Hi Hazel. What's your day job?
I’m a PhD student in English Literature at the University of Durham, researching violence and mimesis in the novels of Virginia Woolf and Angela Carter. My work right now is very solitary — whilst I tutored undergraduates in literature during term time, I’m in the final stages of the doctorate, which is mostly shutting myself in and writing all day. I’m aiming to submit in September.
And what's your side hustle?
I’ve done some work in and around video games, and my biggest credit is writing for Dishonored: Death of the Outsider by Arkane Studios. Before that, I’d written short articles on games for PC Gamer and Unwinnable.
How did you get into writing video games?
Twitter is a powerful networking tool. Years ago, I’d started asking Harvey Smith, the co-creative director of Dishonored and the creative director of Dishonored 2, questions about the series. Eventually we became friends, and after criticizing some parts of the games and the tie-in novel, he asked if I wanted to contribute in some way. He eventually asked me to submit writing samples in the aim of working on Death of The Outsider. He was on board, but he still had to convince other people on the team that I, someone with no experience but a lot of enthusiasm, was a good fit! While it was a small project and I had a lot of passion for it, I can’t pretend luck wasn’t a part of how I got the job.
When I was asked to send in my writing samples, I had already written an article for PC Gamer titled ‘Understanding the Outsider, Dishonored’s Misunderstood God’, which explained some of my thoughts about the themes of violence and sacrifice I think are present in the series. I think that was helpful in demonstrating that I understood the game’s themes with enough depth to contribute.
Working with the talented people at Arkane was a fantastic experience and I’m eternally grateful they gave me this opportunity. But keep in mind I can only speak to my own experience; there are a lot of paths to working in the video game industry, and a lot of people find their own way after doing lots of other things. For many it starts as a side hustle that turns into a fulltime job! Others go and get degrees for it and are hired after that. I’ve only written for one game so far, but hopefully I can do more! PhD first, of course.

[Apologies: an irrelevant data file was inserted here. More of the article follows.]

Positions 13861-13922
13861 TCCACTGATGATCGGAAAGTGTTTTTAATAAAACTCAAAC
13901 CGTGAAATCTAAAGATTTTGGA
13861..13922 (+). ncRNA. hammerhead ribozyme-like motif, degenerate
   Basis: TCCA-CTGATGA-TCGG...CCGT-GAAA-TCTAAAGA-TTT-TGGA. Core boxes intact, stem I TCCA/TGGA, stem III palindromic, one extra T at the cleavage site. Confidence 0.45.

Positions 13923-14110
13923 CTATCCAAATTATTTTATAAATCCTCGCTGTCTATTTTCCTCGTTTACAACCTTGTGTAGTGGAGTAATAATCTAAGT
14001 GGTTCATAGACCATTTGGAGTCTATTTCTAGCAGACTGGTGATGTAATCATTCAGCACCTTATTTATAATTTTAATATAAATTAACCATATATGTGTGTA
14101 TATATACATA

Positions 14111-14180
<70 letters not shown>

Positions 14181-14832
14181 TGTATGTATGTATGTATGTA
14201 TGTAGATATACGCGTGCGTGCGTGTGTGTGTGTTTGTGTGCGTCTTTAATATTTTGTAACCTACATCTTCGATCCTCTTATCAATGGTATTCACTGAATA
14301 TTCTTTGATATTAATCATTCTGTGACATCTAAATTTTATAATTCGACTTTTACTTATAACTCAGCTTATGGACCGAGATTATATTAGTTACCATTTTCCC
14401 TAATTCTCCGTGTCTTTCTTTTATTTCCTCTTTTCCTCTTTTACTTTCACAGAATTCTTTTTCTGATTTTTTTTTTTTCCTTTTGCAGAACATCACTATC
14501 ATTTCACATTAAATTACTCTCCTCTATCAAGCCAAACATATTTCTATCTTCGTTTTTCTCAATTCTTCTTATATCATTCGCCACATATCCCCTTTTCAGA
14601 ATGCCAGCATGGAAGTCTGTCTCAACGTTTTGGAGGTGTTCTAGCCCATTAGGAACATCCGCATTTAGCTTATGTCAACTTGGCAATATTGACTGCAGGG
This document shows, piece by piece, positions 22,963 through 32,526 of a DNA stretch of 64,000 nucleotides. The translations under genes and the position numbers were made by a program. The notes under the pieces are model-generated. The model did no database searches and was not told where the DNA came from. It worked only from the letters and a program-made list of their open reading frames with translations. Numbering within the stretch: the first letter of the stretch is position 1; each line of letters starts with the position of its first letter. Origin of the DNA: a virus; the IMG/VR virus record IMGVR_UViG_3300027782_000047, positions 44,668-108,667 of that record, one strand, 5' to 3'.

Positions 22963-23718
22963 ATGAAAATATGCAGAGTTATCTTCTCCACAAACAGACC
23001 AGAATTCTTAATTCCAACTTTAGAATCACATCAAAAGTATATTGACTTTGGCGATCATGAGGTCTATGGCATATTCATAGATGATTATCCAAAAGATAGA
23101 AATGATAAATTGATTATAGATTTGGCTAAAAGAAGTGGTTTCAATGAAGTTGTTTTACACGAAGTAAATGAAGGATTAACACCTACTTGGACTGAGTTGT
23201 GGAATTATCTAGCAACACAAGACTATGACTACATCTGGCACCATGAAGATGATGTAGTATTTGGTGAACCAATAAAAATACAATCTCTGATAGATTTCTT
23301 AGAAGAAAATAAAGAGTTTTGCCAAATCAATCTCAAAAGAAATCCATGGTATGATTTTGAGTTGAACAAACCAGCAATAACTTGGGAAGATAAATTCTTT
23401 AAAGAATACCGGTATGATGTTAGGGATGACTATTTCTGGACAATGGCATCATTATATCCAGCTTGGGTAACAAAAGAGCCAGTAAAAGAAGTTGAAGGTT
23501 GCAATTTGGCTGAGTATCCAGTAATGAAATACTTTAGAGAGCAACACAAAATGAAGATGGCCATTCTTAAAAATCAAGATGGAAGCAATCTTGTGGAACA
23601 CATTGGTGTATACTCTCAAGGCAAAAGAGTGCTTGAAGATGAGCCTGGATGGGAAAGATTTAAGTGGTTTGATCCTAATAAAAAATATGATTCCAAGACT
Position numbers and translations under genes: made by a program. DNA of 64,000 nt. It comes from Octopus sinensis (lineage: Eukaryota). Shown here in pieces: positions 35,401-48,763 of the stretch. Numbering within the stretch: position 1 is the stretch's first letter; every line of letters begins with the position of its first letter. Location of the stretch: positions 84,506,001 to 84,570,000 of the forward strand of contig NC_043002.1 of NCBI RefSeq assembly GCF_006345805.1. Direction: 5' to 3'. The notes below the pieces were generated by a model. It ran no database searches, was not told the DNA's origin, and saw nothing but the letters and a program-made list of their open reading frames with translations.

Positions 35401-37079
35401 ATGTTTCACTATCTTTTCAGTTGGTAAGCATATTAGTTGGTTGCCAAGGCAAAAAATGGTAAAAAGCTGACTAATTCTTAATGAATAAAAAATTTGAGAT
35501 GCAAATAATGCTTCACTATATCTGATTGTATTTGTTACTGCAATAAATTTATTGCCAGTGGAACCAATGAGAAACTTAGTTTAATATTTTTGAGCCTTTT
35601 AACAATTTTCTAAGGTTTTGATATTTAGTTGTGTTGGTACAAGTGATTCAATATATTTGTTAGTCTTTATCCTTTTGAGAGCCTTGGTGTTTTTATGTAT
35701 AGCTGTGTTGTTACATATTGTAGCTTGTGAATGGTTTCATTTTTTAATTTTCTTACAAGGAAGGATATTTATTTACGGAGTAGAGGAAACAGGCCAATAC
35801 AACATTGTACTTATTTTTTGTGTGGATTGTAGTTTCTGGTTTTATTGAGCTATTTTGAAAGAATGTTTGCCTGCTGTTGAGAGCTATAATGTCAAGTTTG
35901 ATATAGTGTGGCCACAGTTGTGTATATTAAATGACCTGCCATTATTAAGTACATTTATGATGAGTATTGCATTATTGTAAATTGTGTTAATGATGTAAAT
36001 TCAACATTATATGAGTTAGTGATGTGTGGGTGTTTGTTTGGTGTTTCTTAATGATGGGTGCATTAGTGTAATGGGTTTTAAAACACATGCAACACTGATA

How do you balance your time?
To be honest, I didn’t for a long time. I put the thesis on hold for four months while I worked on Death of The Outsider. At first I tried to balance it, but switching between creative and academic writing was too difficult, and I had to change tactics. So when my contract period with Arkane was finished, I went back to my PhD. Right now I have a couple of other pieces on as well, and for my handful of other, non-thesis projects, try to set a designated day and get as much done as possible. Then I go right back into the thesis for the rest of the week.
What or who inspires your work?
I have to say Virginia Woolf and Angela Carter here. You don’t read and write on two authors for four years without being influenced by them creatively. But I have academic inspirations too: Tammy Clewell, Carolyn Walker Bynum, Rachel Bowlby, and Patricia Waugh (my supervisor) have all inspired me with their clear writing, academic rigor, and high level of research. They all remind me why I pursued a PhD in the first place.
I also take inspiration from video games. Life is Strange, Oxenfree, Inside, Bloodborne, and Dishonored all possess wonderful storytelling and compelling themes. I think these games are wonderful examples of what video game narratives can be.
(I should mention, as well, that in advance of writing for Death of the Outsider I reread pieces of the Gormenghast series by Mervyn Peake in anticipation. His prose definitely inspired me for some of the writing I did for Arkane.)
What's your most played album lately?
I have a big crush on Chelsea Wolfe, and I’ve been listening to her album Abyss in anticipation of Hiss Spun coming out in September. Otherwise I’ve made a handful of playlists to listen to while writing, including one that’s witch themed—all dark folk with female vocalists. It helps me channel the muse.
What are three things you love?
Coffee, Twitter, Stardew Valley. One helps me start my day, the other helps me get through the day, and the last helps me relax at the end of the day. (Wine too, but no one needs to know that.)
Next country you'd like to visit that you've never been to and why?
I’ve always wanted to visit Japan. Beyond the obvious reasons (the food, the history, experiencing a different culture, visiting some long-distance friends), Japan had a massive influence in Angela Carter’s writing after she lived there for several months in the sixties and seventies. While obviously it’s no longer the same Tokyo she visited, it would still be amazing to experience that for myself.